The system is as follows: while your editor works on your chapters, write your next book. Technically speaking if you write 2000 words a day, you could have a new novel a month later. If you keep this system going there will always be something in the works novel wise.

If you aren’t writing your next novel, write anyway. Don’t stop writing. Even if it’s three words a day, those three words will be what keeps you going in the end. Perhaps not everyone struggles with doing that, but I surely did and still do.

And if there is ever a day where you truly cannot write…read.

7. Promo

Promoting your book starts months before your book is even finished.

When you write fic you’re probably used to promoting it on Facebook, Twitter and Tumblr. That won’t be enough for your book, although those are most definitely important to promote on. But, if you want your book to gain an audience you need to be talking about it months in advance.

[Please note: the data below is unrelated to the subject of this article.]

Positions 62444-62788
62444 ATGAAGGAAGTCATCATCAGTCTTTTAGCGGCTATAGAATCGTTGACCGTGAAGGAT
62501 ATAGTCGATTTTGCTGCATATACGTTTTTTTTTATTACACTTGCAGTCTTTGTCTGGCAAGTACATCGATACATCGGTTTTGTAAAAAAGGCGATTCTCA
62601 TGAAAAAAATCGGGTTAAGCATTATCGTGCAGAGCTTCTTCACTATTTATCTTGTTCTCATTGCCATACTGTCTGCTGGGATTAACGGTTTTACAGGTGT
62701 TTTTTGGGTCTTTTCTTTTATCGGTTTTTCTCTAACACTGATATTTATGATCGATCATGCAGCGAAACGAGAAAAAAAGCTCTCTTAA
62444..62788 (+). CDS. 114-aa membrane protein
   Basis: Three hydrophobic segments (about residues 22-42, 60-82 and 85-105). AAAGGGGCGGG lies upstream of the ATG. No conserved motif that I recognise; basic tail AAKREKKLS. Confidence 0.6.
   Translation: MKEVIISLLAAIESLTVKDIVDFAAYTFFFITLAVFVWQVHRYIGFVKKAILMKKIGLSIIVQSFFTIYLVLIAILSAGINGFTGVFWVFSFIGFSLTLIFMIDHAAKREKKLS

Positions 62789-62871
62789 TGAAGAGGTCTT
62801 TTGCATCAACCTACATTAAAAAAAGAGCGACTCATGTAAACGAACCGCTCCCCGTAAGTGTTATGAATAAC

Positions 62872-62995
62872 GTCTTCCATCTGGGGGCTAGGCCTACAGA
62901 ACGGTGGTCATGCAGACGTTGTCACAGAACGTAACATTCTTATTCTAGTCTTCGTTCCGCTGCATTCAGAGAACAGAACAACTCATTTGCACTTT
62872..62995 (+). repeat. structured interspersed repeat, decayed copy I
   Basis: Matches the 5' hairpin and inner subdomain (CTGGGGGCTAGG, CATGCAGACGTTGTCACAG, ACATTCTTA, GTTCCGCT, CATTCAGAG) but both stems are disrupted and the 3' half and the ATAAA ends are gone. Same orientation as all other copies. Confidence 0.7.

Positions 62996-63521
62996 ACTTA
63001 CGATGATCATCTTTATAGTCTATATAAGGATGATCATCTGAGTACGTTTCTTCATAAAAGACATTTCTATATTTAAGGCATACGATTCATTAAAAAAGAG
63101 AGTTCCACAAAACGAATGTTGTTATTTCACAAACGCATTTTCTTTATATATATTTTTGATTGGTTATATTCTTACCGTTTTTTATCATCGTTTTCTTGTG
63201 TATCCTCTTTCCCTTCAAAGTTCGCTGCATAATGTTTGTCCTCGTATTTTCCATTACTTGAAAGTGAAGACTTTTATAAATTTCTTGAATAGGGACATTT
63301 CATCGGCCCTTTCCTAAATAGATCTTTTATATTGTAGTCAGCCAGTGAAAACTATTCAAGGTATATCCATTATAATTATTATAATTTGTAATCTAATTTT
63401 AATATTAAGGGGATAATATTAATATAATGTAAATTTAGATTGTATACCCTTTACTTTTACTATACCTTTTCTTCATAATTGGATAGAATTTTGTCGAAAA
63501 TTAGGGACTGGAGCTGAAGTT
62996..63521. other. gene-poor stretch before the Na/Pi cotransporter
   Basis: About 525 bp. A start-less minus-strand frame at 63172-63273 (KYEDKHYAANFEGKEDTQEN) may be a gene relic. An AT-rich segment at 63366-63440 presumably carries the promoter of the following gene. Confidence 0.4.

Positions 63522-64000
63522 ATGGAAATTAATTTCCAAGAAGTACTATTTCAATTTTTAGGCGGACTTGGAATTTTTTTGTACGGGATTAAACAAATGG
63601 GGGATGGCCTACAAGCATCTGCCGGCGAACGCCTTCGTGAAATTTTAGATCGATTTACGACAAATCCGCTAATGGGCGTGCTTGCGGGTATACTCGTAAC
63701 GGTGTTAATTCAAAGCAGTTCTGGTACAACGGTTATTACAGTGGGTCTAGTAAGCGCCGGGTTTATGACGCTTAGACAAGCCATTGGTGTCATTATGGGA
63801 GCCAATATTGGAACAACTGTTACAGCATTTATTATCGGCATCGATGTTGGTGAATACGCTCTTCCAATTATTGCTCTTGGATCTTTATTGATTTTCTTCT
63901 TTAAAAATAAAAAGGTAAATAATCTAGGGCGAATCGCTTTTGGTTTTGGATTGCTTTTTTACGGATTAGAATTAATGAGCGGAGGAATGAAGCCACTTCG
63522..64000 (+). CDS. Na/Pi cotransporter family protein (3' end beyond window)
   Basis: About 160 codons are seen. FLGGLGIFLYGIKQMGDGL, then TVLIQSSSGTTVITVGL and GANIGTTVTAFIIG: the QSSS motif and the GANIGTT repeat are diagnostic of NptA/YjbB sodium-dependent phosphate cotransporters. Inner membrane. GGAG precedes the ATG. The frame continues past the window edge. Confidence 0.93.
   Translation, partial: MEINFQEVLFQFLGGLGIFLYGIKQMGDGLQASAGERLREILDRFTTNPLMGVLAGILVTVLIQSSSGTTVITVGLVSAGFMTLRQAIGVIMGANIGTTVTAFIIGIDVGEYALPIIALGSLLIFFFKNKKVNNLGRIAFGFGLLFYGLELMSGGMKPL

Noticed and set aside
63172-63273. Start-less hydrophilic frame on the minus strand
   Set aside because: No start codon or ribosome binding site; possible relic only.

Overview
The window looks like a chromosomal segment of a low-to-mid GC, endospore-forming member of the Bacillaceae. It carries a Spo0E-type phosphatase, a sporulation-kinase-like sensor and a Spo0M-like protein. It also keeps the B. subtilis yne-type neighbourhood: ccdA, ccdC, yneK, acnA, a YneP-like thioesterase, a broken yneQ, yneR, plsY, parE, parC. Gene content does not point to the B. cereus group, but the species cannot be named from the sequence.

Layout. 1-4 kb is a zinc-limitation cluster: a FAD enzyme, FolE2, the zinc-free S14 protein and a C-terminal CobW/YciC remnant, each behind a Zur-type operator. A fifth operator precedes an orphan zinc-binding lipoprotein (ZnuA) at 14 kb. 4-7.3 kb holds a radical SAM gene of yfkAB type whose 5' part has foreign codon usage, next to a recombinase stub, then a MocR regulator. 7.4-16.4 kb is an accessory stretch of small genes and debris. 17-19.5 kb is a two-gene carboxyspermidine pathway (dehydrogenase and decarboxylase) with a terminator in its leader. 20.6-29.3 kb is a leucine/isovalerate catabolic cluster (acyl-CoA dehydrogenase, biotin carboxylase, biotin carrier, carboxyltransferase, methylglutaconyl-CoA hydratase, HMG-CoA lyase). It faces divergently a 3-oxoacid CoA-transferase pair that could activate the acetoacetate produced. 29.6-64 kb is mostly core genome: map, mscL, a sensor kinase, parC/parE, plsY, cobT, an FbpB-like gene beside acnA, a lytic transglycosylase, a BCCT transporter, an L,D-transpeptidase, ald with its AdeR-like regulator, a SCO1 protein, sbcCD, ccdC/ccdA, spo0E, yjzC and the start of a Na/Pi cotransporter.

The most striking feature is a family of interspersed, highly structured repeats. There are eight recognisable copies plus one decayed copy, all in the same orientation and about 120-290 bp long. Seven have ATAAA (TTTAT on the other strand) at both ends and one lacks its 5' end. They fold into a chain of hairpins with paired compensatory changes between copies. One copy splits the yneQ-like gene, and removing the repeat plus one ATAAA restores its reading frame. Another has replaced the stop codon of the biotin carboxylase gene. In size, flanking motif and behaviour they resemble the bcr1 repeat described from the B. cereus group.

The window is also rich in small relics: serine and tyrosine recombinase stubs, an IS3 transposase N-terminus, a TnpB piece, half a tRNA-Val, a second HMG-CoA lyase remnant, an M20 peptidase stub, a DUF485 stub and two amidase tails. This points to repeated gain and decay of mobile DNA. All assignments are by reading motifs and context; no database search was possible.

Join writer’s and reader’s groups. Find blogs where you can do interviews or write guest posts. Set up a mailing list and start engaging with your audience. Set up an online release party and do a Q&A on Facebook if you can. All these things will help you promoting your book and they are extremely important.

8. Haters gonna hate

“You just wrote a fic to get it published.”
“Ugh, you just changed the names and called it a day.”
“Wow, you really used the fandom, didn’t you?”
“Traitor.”